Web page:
Why is STRANDS necessary on this campus?

“Because people didn’t see me,” said sophomore Amber Payne.

Malveaux echoed Payne’s sentiment.

“Too many times, just in the context of everyday life on Vanderbilt’s campus, are black people walked past and not seen,” said Malveaux. “We’re interchangeable.”

The members explained that on a larger scale, leadership roles in black organizations are many times overlooked, in part because the community that they cater to is smaller, but also because they are generally seen as “less important,” according to Johnson.

STRANDS is working on a new program called “inVISIBLE” to showcase and affirm black women and also to draw more attention to their presence at Vanderbilt. During the event, STRANDS split up those present into small groups and invited them to develop ideas that promote black women on Vanderbilt’s campus.

A lot of times it’s easy to forget about Black joy.

A conversation about “unadulterated black girlhood” was one of the goals that senior Akaninyene Ruffin had in mind when she also spoke with the women of STRANDS during the meeting.

The women of STRANDS explained that they are working to give black girls the avenue to be carefree and really enjoy themselves without having the burden of trying to educate constantly, whether about their identity or the struggles they face.

“They expect you to teach them about your struggle but they don’t want to go out there and learn,” said Johnson.

Sophomore Elizabeth Fashakin expressed her feeling of relief of having black role models on campus when she first learned about STRANDS.

“I was so happy when I saw the STRANDS table at the org fair,” she said. “Mentorship goes beyond grades.”

The women of STRANDS agreed that they are most proud of their mentorship program, which pairs black freshmen and upperclass female-identifying students every fall. They expressed the importance of providing mentors that are both black and female-identifying since many other mentoring programs cater to one’s major but don’t focus on identity. STRANDS accepts as mentors anyone who identifies as female and is willing to devote time to the club’s freshmen.

“It gives you a chance to connect with someone who looks like you and has gone through some of the things on this campus that you’re going to have to go through,” Stevens said.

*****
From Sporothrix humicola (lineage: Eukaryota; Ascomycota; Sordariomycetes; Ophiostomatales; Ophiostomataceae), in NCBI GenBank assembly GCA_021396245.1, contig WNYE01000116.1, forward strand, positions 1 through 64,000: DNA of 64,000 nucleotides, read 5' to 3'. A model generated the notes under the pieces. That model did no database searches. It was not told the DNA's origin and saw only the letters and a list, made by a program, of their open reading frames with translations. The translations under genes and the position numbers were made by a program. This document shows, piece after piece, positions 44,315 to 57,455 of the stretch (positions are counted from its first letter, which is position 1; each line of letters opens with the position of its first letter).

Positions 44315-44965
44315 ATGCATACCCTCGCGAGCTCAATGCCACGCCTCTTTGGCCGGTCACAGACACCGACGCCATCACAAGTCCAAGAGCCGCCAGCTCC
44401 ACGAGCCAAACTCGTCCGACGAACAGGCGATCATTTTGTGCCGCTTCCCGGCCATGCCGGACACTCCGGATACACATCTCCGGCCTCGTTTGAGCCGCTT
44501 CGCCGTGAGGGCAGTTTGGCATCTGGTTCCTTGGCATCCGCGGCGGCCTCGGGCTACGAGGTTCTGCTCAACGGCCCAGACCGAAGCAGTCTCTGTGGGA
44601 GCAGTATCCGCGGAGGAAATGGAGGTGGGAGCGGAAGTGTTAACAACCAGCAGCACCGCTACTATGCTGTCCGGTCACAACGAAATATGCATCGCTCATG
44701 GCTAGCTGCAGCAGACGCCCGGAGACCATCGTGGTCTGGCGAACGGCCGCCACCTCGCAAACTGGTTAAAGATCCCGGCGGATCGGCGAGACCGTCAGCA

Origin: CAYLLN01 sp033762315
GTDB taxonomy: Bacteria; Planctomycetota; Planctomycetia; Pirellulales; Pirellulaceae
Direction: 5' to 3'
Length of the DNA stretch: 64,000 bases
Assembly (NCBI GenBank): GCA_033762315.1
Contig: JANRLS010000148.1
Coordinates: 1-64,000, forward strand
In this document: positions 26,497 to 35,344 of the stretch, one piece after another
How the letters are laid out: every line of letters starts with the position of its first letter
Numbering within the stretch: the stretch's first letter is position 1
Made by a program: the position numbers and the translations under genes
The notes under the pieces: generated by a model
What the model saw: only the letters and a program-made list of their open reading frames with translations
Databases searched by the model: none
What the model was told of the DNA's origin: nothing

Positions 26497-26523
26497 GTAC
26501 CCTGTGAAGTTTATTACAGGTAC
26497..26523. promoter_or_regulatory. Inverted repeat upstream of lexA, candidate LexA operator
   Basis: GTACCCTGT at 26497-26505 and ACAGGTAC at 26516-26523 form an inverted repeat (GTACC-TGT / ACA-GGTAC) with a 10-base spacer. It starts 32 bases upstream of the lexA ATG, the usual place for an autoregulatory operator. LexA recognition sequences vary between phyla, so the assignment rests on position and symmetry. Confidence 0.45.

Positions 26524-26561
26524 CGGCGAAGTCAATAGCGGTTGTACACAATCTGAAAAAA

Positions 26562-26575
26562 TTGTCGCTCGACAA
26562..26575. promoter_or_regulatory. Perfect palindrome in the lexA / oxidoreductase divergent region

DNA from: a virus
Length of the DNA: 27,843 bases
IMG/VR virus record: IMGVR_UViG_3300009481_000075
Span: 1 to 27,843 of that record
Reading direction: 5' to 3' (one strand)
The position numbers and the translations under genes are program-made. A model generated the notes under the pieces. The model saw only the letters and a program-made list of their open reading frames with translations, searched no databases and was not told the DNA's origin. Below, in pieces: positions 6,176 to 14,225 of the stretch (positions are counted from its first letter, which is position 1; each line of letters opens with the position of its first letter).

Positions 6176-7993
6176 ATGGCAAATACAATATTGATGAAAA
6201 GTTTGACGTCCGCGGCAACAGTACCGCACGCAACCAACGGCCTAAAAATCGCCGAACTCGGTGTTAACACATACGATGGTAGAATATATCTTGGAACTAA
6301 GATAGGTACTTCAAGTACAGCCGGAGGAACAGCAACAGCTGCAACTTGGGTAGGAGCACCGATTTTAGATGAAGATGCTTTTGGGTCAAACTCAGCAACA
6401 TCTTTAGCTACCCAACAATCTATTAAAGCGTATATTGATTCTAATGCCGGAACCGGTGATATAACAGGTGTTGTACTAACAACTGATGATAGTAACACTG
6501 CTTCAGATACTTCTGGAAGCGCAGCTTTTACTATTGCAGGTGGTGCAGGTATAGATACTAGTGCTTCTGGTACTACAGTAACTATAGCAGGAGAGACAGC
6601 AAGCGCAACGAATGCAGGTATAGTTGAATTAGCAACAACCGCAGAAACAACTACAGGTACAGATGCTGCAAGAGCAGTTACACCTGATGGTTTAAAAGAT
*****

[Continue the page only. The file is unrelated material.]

Co-presidents Stevens and Johnson also volunteer with EmbrACE, a club that mentors middle school girls in Nashville. They said that it is necessary to have black women as mentors in order to discuss topics including body positivity, hair type and colorism.

“All the mentors were white and all the girls are black, so they weren’t having these conversations because they didn’t know how to navigate those conversations,” said Johnson.

The shared identity that black women have not only provides them the opportunity to have deep conversations, but also makes way for many bonding experiences and ways to cultivate, as Malveaux stated, “Black joy.”

“A lot of times it’s easy to forget about Black joy,” Malveaux said. “Our blackness seems so, for some, intrusive, that we forget about it.”

Malveaux spoke of how the strong bonds among the members of STRANDS allow them to cultivate that sense of Black joy, whether through music, TV or food. She mentioned Beyoncé and Maya Angelou to make the point that black culture is another point of connection that every woman in STRANDS can identity with.

STRANDS started out with the intention of teaching Vanderbilt’s black women more about their hair, but has expanded with the intention of making its mark on campus by working to improve the  overall experience of black girls at Vanderbilt.